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Dr. James Robert Erskine-Murray D.Sc., M.I.E.E. (1868-1927) was a protégé of Lord Kelvin, one of Marconi's first engineers and a partner at Clark Forde, Taylor and Erskine-Murray. After service in the RAF in the First World War, he was Experimental Engineer at H.M. Signal School, Portsmouth.
Entered Trinity College, Cambridge as research student.
1896-1898: Assistant Professor of Physics and Electrical Engineering at the Heriot-Watt College.
1897: Proposed by Lord Kelvin among others, Erskine-Murray was elected Fellow of the Royal Society of Edinburgh (F.R.S.E.) on the 1st February 1897.
1899: Married Alleine, daughter of Major-General Gildea 
1899: Left the Haven experimental station in July 1899 to take charge of technical work at the Hall Street factory in Chelmsford. 
1900: Became lecturer and demonstrator in physics and electrical engineering at University College, Nottingham.
1905: Assumed a similar position at the George Coats Technical College, Paisley.
Undertook consulting work.
1907-1911: Lecturer on radio telegraphy at the Northampton Institute, Clerkenwell.
1913: Became a partner in the firm of Clark Forde, Taylor and Erskine-Murray, consulting engineers.
1914-18. Served as Lieut.-Commander during the War with the Royal Air Force in charge of the design of wireless instruments and of experimental work till May, 1922. 
Experimental Engineer at H.M. Signal School, Royal Navy Barracks, Portsmouth.
1927: Died, 12th February 1927 at the age of 58 in Portsmouth.
Fellow of the Institute of Physics; Fellow of the Institute of Radio Engineers (New York); Member of the Institution of Electrical Engineers.
Erskine-Murray was the author of the standard textbook on wireless in the period running up to and during the Great War. A Handbook of Wireless Telegraphy: its Theory and Practice for the use of electrical engineers, students, and operators went through five editions in the period from 1907 to 1914. He also wrote Wireless Telephones and how they work. (1910, 1911 and 1923) and translated Ernst Ruhmer's 1907 classic Drahtlose Telephonie from the German into English.
"THE LATE DR. J. R. ERSKINE-MURRAY.
Dr. James Robert Erskine-Murray, F.R.S.E., who died at Portsmouth on Saturday, at the age of 58, played a considerable part in the development of wireless communication, especially in its early days. After studying at Glasgow under Kelvin and at Cambridge under Sir J. J. Thomson he became experimental assistant to Mr. Marconi in 1898, and took part in the invention of many wireless telegraph devices. Subsequently he was for some years engaged in teaching and later, in conjunction with a lectureship at the Northampton Institute, he took up consulting work in London, as a partner in the firm of Clarke, Forde, Taylor and Erskine-Murray. As an engineer who was independent of the numerous commercial enterprises which were developing wireless communication before the war, he played a useful part in investigating and clearing up a number of problems, and was one of the earliest to deal with the important question of atmospherics. He was also the author of a well-written “ Handbook of Wireless Telegraphy,” and of “ Wireless Telephones ” ; and was responsible, both for the translation of Ruhmers “ Wireless Telephony,” and for numerous articles on wireless and other subjects in the technical press. These included a valuable contribution on “ A Direct Experimental Method for the Determination of the Radiation Efficiency and Other Constants of a Wireless Transmitter,” which appeared in the “ Jahrbuch der Drahtlose Telegraphic.”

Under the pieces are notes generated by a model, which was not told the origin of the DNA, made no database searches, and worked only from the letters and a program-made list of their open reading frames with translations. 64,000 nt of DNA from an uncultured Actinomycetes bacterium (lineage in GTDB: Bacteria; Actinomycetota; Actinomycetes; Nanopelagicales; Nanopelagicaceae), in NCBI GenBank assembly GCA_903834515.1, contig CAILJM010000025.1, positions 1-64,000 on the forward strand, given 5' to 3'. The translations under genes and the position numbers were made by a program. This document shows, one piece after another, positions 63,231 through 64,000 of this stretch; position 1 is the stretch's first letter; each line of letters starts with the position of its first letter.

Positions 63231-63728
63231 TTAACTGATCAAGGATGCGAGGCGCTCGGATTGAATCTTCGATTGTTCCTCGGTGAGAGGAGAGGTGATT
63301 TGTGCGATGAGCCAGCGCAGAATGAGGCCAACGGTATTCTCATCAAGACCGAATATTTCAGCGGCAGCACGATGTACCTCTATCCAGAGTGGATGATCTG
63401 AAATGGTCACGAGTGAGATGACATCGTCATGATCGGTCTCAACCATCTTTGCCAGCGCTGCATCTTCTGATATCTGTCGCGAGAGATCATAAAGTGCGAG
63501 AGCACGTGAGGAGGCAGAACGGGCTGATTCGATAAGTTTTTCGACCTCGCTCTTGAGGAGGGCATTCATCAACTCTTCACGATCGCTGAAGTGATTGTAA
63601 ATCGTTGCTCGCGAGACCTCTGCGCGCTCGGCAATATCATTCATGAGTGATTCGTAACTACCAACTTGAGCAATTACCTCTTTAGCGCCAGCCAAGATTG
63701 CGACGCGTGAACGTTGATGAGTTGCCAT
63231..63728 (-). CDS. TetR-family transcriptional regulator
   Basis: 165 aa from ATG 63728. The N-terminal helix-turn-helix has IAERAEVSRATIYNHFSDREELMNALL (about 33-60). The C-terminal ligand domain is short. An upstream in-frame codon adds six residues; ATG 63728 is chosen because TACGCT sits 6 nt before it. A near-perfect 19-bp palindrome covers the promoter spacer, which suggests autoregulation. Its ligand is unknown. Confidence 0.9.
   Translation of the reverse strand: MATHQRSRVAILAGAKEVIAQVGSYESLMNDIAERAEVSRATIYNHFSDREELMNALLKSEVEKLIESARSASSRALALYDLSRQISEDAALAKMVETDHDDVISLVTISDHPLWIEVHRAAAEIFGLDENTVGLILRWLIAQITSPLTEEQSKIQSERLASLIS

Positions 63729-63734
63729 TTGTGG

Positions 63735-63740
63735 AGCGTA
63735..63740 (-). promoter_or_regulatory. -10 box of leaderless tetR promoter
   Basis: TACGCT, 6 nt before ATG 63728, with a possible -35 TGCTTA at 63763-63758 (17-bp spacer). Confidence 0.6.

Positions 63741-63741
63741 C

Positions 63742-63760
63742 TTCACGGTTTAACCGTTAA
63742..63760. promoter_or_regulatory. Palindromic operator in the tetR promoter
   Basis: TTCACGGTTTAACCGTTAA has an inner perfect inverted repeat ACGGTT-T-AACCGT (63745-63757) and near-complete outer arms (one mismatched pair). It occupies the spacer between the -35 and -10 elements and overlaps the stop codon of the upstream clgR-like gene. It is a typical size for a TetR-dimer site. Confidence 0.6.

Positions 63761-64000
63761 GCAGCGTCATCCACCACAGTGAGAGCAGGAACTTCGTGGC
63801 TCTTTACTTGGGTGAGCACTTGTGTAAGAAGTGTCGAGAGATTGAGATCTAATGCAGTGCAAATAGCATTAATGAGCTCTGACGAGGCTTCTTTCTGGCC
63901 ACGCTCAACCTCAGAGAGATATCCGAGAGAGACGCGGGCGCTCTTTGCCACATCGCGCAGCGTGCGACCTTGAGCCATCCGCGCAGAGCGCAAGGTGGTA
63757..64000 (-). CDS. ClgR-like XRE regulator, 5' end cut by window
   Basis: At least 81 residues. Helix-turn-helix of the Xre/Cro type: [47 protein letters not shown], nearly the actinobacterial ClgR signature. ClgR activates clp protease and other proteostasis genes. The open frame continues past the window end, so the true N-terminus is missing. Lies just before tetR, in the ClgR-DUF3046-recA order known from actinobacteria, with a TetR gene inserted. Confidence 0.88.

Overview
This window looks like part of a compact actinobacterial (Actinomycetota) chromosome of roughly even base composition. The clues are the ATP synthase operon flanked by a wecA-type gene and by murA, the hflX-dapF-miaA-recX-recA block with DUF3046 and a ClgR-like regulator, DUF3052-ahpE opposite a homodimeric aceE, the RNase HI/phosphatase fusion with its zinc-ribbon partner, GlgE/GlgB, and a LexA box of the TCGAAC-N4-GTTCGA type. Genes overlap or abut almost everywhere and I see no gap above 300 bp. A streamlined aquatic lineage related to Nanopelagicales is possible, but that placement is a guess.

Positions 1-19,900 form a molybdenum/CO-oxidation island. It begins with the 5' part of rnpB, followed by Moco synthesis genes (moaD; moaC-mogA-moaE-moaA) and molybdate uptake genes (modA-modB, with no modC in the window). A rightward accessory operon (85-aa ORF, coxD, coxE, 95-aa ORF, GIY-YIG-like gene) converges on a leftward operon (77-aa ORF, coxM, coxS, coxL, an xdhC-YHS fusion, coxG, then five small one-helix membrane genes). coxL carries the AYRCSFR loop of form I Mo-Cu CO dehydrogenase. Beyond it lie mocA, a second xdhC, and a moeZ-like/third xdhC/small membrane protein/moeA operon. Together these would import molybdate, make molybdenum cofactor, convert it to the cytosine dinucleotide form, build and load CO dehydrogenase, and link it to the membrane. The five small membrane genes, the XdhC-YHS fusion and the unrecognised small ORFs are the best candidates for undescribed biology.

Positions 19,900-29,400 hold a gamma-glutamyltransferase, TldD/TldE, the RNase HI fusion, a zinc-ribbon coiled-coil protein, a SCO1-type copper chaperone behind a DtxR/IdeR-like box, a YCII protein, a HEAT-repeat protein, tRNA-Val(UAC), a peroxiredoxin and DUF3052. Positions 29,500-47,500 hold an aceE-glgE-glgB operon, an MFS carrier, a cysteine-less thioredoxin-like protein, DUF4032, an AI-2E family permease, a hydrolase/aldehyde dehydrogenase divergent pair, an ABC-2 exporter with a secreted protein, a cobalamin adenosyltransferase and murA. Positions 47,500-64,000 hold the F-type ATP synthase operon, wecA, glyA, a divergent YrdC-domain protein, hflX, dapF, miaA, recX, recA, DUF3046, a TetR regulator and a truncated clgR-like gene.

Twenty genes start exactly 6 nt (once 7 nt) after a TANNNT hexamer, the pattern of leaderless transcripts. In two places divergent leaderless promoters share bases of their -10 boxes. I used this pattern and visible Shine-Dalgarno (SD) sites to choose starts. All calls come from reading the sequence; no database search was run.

In 1917, Dr. Erskine-Murray joined the R.N.V.R., and in the same year was given a commission as lieutenant-commander in the Royal Naval Air Service. Advantage was taken of his experience in wireless matters to place the investigation of numerous problems, the solution of which was necessary for the prosecution of the war, under his charge. In 1918 he became Director of Wireless Research and Design at the Air Ministry. He retained this position until 1922, having in the meantime been promoted to major. Subsequently, he was appointed Experimental Engineer at H.M. Naval Signal School, Portsmouth, a position he held at the time of his death.
Dr. Erskine-Murray was well-known as a lecturer. One of his most interesting efforts in this field took place shortly after the war, when he gave a demonstration of communication by wireless telephony between an aeroplane in flight and the lecture theatre of the Institution of Electrical Engineers. This was a war-time development, which at the period was generally unknown to the public.
Dr. Erskine-Murray was a Fellow of the Royal Society of Edinburgh, and of the Institute of Physics, and a member of the Institution of Electrical Engineers. He was also a past-president of the Wireless Society of London."